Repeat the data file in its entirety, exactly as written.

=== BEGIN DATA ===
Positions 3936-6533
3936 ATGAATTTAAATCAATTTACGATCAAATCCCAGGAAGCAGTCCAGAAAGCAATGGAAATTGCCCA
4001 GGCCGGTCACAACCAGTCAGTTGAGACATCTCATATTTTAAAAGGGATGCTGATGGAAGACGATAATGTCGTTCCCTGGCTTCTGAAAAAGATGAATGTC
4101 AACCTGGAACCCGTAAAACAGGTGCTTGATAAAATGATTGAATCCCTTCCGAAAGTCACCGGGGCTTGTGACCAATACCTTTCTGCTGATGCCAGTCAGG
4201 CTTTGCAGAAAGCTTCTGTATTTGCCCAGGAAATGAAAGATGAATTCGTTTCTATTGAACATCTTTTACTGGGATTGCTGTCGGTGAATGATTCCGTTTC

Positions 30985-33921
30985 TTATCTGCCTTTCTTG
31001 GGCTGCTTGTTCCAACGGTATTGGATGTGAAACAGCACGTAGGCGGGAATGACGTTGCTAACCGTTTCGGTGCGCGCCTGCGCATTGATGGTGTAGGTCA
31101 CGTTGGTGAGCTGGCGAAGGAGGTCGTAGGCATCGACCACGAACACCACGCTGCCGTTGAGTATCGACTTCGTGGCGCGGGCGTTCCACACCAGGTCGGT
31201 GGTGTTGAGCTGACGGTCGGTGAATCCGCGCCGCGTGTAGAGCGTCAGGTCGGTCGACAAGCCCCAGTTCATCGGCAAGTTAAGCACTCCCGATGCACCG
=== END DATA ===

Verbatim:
Positions 3936-6533
3936 ATGAATTTAAATCAATTTACGATCAAATCCCAGGAAGCAGTCCAGAAAGCAATGGAAATTGCCCA
4001 GGCCGGTCACAACCAGTCAGTTGAGACATCTCATATTTTAAAAGGGATGCTGATGGAAGACGATAATGTCGTTCCCTGGCTTCTGAAAAAGATGAATGTC
4101 AACCTGGAACCCGTAAAACAGGTGCTTGATAAAATGATTGAATCCCTTCCGAAAGTCACCGGGGCTTGTGACCAATACCTTTCTGCTGATGCCAGTCAGG
4201 CTTTGCAGAAAGCTTCTGTATTTGCCCAGGAAATGAAAGATGAATTCGTTTCTATTGAACATCTTTTACTGGGATTGCTGTCGGTGAATGATTCCGTTTC

Positions 30985-33921
30985 TTATCTGCCTTTCTTG
31001 GGCTGCTTGTTCCAACGGTATTGGATGTGAAACAGCACGTAGGCGGGAATGACGTTGCTAACCGTTTCGGTGCGCGCCTGCGCATTGATGGTGTAGGTCA
31101 CGTTGGTGAGCTGGCGAAGGAGGTCGTAGGCATCGACCACGAACACCACGCTGCCGTTGAGTATCGACTTCGTGGCGCGGGCGTTCCACACCAGGTCGGT
31201 GGTGTTGAGCTGACGGTCGGTGAATCCGCGCCGCGTGTAGAGCGTCAGGTCGGTCGACAAGCCCCAGTTCATCGGCAAGTTAAGCACTCCCGATGCACCG